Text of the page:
All of this is to say that this is incorrect when twenafeesh notes:
Due to the market power this gives a company, they must also be heavily regulated in order to prevent them from taking advantage of their customers. The alternative is to allow governments to take on this function for themselves.
The thing is, all water, gas, and electric utilities are heavily regulated by state and federal agencies in a way that telecoms are not. The three so-called "public" utilities are seen as necessities for life, while telecom has only recently begun to be viewed that way. As a result, public utilities cannot charge excessive fees for service, and in exchange we give them a near-monopoly over their service territory.
When it comes to video law, cable-TV is already heavily regulated and is a result of the local monopoly regulation that only recently came to an end. Basic TV rates are often explicitly rate regulated, but more importantly, TV has additional regulation in the form of social regulation, meant to ensure certain kinds of programs are maintained. This maintains a price floor and shifts the negotiating power away from the service providers to the programmers. For a visual representation of the complexity of video regulation in this space, see this. Keep this in mind for later.
Price Regulation in Telephone
Telephone regulation is also complex, but has in fact gone through many of the same kinds of rate regulations after the 1996 Telecom Act as noted here by twenafeesh:
In California, for example, regulatory requirements only allow gas and electric utilities to make money on capital investments. This gives utilities a direct incentive to invest in new infrastructure, because that's how they make money. This simultaneously removes any incentive to overcharge per kWh or to induce customers to use more electricity - even if they did, California utilities wouldn't make any additional money from this practice.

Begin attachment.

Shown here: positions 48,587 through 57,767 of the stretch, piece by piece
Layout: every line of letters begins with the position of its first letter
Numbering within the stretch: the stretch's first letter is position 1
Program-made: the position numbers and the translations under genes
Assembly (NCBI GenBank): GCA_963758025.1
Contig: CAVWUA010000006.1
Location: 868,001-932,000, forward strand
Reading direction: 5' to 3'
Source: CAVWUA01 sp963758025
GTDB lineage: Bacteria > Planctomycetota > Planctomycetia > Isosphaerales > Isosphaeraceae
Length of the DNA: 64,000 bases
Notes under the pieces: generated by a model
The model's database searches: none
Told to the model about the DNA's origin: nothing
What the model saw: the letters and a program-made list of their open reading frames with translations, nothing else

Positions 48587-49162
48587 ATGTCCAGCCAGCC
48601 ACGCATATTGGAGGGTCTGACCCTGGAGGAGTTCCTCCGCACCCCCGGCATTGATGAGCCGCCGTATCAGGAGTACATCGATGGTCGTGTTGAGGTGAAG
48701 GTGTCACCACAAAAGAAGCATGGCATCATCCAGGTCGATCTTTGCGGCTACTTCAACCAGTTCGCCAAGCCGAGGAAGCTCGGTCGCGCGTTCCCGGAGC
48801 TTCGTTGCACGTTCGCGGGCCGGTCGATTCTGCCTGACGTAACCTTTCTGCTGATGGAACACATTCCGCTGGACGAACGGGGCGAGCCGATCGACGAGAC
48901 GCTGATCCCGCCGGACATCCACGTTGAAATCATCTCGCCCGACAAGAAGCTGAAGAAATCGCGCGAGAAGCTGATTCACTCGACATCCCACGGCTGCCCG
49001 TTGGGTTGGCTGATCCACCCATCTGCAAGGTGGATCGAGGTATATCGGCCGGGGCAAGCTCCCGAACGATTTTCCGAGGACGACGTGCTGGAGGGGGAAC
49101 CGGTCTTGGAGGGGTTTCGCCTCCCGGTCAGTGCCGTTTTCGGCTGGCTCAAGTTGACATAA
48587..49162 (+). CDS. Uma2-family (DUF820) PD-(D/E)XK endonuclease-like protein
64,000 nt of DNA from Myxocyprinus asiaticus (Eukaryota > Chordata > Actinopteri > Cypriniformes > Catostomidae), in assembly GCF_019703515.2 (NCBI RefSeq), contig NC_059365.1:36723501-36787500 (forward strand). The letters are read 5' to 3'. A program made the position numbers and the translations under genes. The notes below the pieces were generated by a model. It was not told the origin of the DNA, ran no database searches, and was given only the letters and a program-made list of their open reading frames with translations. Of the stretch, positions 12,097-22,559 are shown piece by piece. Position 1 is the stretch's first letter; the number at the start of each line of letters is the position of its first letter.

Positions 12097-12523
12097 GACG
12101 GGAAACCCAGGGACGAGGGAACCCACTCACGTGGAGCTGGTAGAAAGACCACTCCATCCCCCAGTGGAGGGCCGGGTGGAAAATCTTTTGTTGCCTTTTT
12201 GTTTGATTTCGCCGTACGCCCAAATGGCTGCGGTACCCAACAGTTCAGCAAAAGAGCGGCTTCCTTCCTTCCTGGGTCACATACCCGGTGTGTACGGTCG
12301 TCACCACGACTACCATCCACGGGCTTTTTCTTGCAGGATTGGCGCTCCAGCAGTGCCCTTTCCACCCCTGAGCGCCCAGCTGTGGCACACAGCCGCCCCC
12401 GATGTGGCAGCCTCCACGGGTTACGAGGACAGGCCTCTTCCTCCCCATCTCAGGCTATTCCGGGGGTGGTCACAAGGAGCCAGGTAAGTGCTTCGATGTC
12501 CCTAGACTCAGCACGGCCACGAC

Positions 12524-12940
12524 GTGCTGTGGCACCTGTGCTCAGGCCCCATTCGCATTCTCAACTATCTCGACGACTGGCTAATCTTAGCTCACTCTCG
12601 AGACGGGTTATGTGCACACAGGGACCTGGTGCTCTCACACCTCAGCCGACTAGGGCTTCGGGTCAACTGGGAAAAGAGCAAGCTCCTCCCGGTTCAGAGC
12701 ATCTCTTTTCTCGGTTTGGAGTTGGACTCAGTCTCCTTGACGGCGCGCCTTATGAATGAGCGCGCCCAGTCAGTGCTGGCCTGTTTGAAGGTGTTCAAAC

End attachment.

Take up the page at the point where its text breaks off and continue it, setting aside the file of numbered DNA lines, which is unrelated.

Instead, the California Public Utilities Commission (CPUC) authorizes a certain rate of return - usually a 5%-10% markup on base electricity cost - based on capital investments and how well the utility runs its business. (Bit of an oversimplification here - this is called "decoupling" if you want to look for more details.)
If we had a policy like that for telecoms, you can bet it would be cheaper and bandwidth would be higher.
There are four basic approaches to price regulation: rate of return regulation, price cap regulation, revenue cap regulation, and benchmarking. Rate of return regulation adjusts overall price levels according to the operator’s accounting costs and cost of capital as determined by the regulator. Price cap regulation allows for price level changes according to an index that is typically comprised of an inflation measure (I) and a productivity offset (X). Revenue cap regulation establishes a similar index for service baskets and allows the operator to change prices within the basket so long as the percentage change in revenue does not exceed the revenue cap index. Benchmarking looks at the performance of an operator and then penalizes or awards them based on relative performance.